Hi everyone,

How does one construct bootstrap prediction intervals for a linear regression model of the form Y = alpha + beta*X + error when "case resampling" is used (i.e., X is assumed random)? "Case resampling" involves creating bootstrap samples by sampling the (Y,X) observations with replacement.

The reason I ask this question is because several of the literature sources I read argue that using "case resampling" should be preferred in the presence of heteroskedasticity and/or residual correlation (problems of concern in my specific situation).

As I understand it, constructing a prediction interval for a new value of Y should use a double bootstrap loop.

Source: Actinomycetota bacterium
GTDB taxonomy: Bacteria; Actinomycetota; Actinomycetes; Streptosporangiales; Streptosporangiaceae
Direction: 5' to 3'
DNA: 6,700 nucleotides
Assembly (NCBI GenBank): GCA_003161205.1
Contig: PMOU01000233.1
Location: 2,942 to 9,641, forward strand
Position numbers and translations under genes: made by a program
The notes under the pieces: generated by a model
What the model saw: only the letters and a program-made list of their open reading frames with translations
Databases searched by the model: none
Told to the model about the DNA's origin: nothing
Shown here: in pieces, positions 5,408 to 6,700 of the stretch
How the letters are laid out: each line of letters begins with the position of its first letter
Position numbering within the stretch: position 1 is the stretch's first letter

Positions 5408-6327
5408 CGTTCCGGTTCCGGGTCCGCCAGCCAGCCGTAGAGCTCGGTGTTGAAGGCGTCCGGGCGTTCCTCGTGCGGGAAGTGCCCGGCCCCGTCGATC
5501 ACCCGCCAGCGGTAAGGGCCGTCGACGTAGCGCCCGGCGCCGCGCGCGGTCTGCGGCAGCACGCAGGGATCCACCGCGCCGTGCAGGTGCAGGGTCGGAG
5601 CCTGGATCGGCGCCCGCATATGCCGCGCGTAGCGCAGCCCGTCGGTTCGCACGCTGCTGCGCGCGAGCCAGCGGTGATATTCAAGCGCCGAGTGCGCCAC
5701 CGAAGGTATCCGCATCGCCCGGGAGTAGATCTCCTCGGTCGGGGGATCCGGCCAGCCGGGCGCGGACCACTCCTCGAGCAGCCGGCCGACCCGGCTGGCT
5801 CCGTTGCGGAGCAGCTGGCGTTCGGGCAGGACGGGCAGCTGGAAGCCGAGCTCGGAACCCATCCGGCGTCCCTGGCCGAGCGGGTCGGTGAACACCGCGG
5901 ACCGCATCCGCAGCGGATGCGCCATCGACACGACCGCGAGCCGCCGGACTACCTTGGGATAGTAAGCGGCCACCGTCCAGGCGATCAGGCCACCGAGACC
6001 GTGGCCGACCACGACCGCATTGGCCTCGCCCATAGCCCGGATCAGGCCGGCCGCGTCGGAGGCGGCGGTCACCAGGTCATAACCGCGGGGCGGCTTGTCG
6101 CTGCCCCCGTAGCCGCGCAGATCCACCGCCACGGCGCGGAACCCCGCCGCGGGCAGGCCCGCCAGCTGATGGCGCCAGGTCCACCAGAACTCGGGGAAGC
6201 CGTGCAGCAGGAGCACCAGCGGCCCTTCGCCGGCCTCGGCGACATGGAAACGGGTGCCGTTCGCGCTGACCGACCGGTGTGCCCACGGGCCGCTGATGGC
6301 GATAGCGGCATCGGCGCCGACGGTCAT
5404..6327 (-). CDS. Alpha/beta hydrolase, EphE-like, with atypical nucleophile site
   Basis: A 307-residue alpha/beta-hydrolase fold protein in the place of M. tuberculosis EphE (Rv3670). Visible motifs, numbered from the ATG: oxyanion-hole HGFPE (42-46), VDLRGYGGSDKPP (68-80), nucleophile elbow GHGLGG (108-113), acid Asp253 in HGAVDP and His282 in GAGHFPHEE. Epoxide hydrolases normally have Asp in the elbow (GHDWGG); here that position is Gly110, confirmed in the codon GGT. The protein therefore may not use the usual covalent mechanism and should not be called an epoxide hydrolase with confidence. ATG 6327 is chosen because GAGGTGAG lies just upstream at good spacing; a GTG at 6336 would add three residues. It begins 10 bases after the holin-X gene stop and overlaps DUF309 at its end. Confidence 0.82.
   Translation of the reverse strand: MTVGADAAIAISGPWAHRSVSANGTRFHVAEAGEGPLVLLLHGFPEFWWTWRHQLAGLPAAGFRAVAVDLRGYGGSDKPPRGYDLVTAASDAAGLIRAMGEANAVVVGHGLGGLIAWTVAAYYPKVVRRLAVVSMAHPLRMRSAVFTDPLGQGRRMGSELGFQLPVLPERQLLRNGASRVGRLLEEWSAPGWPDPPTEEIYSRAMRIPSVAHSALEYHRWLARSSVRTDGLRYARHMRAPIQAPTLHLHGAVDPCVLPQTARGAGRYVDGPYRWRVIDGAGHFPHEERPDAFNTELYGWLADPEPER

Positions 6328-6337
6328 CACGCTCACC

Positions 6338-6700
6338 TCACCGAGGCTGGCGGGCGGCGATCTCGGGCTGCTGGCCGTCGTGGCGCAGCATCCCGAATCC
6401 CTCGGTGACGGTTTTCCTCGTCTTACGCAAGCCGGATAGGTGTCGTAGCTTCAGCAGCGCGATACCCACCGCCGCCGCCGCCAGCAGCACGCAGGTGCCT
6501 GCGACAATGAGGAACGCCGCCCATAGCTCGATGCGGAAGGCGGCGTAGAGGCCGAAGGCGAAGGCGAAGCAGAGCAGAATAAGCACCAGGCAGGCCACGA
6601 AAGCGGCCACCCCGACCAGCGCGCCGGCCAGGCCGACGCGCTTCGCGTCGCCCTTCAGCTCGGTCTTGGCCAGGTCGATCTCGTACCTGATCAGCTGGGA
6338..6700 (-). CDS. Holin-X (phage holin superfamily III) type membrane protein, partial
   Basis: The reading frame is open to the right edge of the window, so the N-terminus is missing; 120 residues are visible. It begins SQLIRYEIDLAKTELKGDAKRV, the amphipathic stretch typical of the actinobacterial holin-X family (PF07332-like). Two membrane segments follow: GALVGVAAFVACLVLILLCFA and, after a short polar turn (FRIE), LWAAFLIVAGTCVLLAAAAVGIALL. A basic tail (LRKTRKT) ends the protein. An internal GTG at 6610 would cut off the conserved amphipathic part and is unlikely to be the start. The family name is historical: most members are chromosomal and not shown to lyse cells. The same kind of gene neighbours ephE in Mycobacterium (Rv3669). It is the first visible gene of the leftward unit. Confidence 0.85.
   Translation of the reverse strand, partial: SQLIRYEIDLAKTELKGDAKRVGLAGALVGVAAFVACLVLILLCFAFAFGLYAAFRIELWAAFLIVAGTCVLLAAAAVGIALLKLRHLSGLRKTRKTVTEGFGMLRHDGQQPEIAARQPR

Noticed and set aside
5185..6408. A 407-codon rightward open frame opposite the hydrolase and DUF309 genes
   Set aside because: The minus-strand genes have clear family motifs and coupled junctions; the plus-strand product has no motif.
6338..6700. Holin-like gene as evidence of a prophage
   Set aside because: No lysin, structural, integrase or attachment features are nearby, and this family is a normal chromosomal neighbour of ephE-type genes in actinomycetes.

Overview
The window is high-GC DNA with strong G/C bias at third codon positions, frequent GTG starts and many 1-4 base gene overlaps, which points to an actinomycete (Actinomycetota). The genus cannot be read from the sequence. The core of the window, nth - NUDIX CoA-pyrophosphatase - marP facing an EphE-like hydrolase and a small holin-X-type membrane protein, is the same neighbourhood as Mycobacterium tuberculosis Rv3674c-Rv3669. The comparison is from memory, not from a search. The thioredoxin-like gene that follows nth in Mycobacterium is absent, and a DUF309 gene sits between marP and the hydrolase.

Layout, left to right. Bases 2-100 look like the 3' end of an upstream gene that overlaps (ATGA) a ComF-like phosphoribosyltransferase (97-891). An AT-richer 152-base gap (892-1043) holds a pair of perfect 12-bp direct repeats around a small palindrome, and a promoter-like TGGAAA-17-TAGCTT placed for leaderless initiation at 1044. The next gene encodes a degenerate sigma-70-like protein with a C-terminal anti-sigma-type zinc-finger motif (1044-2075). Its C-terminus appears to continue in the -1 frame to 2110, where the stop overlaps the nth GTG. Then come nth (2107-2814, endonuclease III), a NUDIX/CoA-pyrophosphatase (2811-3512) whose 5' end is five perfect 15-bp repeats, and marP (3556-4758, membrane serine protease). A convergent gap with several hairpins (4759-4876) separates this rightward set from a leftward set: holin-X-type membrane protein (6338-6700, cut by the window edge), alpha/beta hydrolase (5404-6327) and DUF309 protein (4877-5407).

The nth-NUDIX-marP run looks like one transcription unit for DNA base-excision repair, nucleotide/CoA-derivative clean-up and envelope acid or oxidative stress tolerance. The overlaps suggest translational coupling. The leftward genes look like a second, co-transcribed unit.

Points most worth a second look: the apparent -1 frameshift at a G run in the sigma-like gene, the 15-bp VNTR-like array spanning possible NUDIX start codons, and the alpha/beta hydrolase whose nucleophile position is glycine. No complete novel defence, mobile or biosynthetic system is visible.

The first loop would be straightforward: generate B bootstrap samples using "case resampling" and use them to produce B point forecasts of the new value of Y.

The second part of the loop is what I am trying to figure out: how do we factor in the additional variability associated with a single observation without "defeating" the "robustness" provided by "case resampling"? (When we choose to re-sample residuals, which we would have to do for this second loop where a resampled residual would be added to the point forecast produced by the first loop, we implicitly assume that the fitted model is correct - something we didn't necessarily have to assume with "case resampling".)

While "case resampling" in the first loop could ignore heteroskedasticity and/or residual correlation, can "residual resampling" in the second loop really ignore these issues?

Any thoughts or references on how to best deal with this would be greatly appreciated.

Thanks,

Isabella

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Isabella Ghement

Ghement Statistical Consulting Company Ltd.

E-mail:

Isabella@ghement.ca -------------------------------------------